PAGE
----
NEW YORK — William Clay Ford, who once steered a car from his grandfather Henry Ford’s lap but, overshadowed by his brash older brother, Henry II, never got the chance to run the family business, died on Sunday of pneumonia at his home in Grosse Pointe, Mich. Henry Ford’s last surviving grandchild, he was 88.
Mr. Ford, who was also the longtime owner of the Detroit Lions football team, represented the automaker’s last direct link to the days when the company belonged entirely to the Ford family. He was long the company’s largest shareholder, and the last Ford family member to be a confidant of Henry Ford, the American legend who made the automobile accessible to the masses.
As vice chairman of Ford Motor and the leader of powerful board committees, he provided stability, perspective, and stewardship of the family’s interest. Under company bylaws, Ford family members retained 40 percent of voting power, even as their proportion of common stock slipped to less than 2 percent.
Through his marriage to Martha Parke Firestone, granddaughter of tire magnate Harvey Firestone, Mr. Ford united two of America’s industrial dynasties. Ford Motor has bought millions of Firestone tires.
Mr. Ford was appointed to the Ford Motor board while still a student at Yale and joined the company after graduation in 1949. In 1952, he headed a group that came up with a new edition of the Lincoln Continental, a luxury car so elegant it had been displayed at the Museum of Modern Art. The new model, the Continental Mark II, was a hit. “He had exquisite taste, and he knew when an idea was right,” John Reinhart, the Continental’s chief stylist, told Automobile Quarterly in 1974.
However, it was Henry II, Mr. Ford’s older brother, whom Henry Ford picked as his successor. Henry II was known for his effective management and a jet-setting lifestyle. When The New York Times Magazine asked William Ford in 1969 about his brother’s cosmopolitan crowd, he allowed that they weren’t his “cup of tea.”
In planning his succession after he was slowed by a heart ailment in 1976, Henry II expanded the office of chief executive to include William. He also made him chairman of the board’s executive committee. But when it came time to choose a chief executive to replace him in 1980, Henry II chose Philip Caldwell, the first person from outside the family named to run Ford. William Ford’s consolation prize was being named the company’s vice chairman.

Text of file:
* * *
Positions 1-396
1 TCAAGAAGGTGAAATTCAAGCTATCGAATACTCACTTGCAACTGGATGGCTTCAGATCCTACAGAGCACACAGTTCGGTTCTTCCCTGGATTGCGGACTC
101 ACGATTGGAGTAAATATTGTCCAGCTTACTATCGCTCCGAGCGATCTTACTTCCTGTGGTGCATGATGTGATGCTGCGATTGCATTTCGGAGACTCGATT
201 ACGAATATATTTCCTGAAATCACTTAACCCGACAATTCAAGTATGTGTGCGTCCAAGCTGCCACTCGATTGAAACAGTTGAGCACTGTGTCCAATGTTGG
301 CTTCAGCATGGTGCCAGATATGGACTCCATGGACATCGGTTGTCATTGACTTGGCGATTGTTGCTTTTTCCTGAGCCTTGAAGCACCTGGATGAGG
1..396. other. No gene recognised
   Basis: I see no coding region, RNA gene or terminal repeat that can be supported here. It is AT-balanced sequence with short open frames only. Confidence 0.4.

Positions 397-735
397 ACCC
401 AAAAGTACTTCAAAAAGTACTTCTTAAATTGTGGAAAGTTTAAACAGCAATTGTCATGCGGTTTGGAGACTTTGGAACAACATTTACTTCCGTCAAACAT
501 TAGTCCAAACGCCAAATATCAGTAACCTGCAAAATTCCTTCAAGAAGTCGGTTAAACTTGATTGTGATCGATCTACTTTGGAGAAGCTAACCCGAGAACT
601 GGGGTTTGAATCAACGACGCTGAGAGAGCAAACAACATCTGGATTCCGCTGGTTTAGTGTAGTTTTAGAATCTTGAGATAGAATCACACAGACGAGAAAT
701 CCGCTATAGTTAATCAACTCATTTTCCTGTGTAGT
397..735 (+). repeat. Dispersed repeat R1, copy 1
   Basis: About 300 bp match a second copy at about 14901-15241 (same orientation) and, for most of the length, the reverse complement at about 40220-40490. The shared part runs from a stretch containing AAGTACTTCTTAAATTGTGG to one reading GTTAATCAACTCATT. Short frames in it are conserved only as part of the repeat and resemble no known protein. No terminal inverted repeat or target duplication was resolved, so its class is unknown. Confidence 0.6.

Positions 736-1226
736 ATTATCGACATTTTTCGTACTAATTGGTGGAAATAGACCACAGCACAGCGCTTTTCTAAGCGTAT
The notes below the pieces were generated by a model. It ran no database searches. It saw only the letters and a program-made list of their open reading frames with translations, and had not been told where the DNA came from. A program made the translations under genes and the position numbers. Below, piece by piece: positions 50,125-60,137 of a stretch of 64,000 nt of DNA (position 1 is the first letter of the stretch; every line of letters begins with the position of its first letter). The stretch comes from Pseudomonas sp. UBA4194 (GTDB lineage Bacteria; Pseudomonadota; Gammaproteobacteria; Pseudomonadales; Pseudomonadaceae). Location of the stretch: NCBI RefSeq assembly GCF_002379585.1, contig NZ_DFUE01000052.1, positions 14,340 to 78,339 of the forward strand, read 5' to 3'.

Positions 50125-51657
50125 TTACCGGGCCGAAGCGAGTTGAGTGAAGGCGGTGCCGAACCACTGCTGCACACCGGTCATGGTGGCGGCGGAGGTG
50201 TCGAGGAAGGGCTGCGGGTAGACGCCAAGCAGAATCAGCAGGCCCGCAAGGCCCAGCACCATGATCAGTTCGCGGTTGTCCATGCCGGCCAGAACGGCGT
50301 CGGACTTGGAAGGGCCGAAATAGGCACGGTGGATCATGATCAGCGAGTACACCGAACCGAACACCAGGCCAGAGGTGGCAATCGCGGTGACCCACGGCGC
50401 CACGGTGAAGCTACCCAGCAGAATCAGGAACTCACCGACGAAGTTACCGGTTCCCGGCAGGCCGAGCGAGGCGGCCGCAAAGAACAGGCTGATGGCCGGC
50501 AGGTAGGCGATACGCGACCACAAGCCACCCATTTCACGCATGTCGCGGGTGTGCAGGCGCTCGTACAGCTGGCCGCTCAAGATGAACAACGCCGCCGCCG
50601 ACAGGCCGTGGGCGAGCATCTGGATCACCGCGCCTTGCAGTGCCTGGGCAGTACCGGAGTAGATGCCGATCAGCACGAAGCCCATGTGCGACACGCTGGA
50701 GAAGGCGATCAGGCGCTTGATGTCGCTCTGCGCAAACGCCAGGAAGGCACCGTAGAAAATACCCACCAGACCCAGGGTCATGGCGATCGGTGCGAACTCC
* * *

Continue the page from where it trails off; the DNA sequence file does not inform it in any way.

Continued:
Mr. Ford bought control of the Lions in 1964 for $6 million, the largest cash price then paid for a team. In 2010, Pro Football Weekly estimated the franchise’s value at $817 million.
‘He had exquisite taste, and he knew when an idea was right.’John Reinhart, Lincoln Continental’s chief stylist, to Automobile Quarterly in 1974
Mr. Ford came under sharp criticism from Detroit leaders when, in 1975, he decided to abandon the city and move the Lions to a new stadium in Pontiac, a Detroit suburb.
In 2002, Mr. Ford and his son, William Jr., who had become a top Lions’ executive, moved the team back to Detroit, to Ford Field.
But the team, one of the oldest NFL franchises, has never gone to the Super Bowl, and in 2008 it lost all 16 games, an NFL record. Fans sharply criticized Mr. Ford and the team, and he could be stinging himself, calling his club “ragtag” in 1982 and “lousy” in 1989.
Yet he was beloved by many of his players.
‘‘In so many NFL locker rooms, if the owner is around, players put their heads down and hope not to get noticed. In Detroit, I noticed right away that players would go up to him to say hello,’’ Johnnie Morton, a former receiver, told the Associated Press. “One time, I hollered, ‘Big Willie is in the house,’ when he walked in the locker room. ... Mr. Ford later came over and cracked up about it.’’
William Clay Ford was born in Detroit, the youngest of the four children of Edsel Bryant Ford and Eleanor Lowthian Clay, who had been raised by her uncle, J.L. Hudson, founder of Hudson’s Department Store in Detroit. The Ford family lived in an estate in what is now Grosse Pointe Shores, Mich.
He enlisted in the Navy in 1943, and was in flight training at the time of his discharge two years later. While he was stationed in New York, his mother visited him and arranged a lunch with her old friend Isabel Firestone and her daughter, Martha. At first the two resisted their mothers’ matchmaking. But when he was transferred to California, they corresponded.
Mr. Ford enrolled at Yale and was captain of the soccer and tennis teams. While students, Mr. Ford and Martha Firestone married in Akron, Ohio, on June 21, 1947.
Mr. Ford leaves his wife and son as well as his daughters Martha Ford Morse, Sheila Ford Hamp, and Elizabeth Ford Kontulis; 14 grandchildren; and two great-grandchildren.
His brother Benson died in 1978 and his brother Henry II in 1987. His sister, Josephine Clay Ford, died in 2005.
Mr. Ford worked on the Ford assembly line during summer vacations from college. He never considered not working at Ford when he graduated in 1949 with a degree in economics. He worked in sales and advertising, then labor relations.
In 1957, Ford Motor introduced a new midsize car with much hoopla. It was named the Edsel, after Henry Ford’s only child. It sold poorly, and production ended in 1959. “You’re always sensitive when your father’s name becomes a synonym for failure,” William Ford said.
In 1968, Mr. Ford astounded friends, businessmen, and politicians by publicly supporting Senator Eugene McCarthy’s campaign for the Democratic presidential nomination. He had backed Senator Barry Goldwater, the Republican, four years earlier. Mr. Ford said he was moved by McCarthy’s opposition to the Vietnam War.
Mr. Ford was vice chairman of Ford from 1980 to 1989 and led its powerful finance committee from 1987 to 1995. After serving 56 years on the board, he retired in 2005. One of his last successes was helping to get his son, William, named Ford’s chairman in 2002.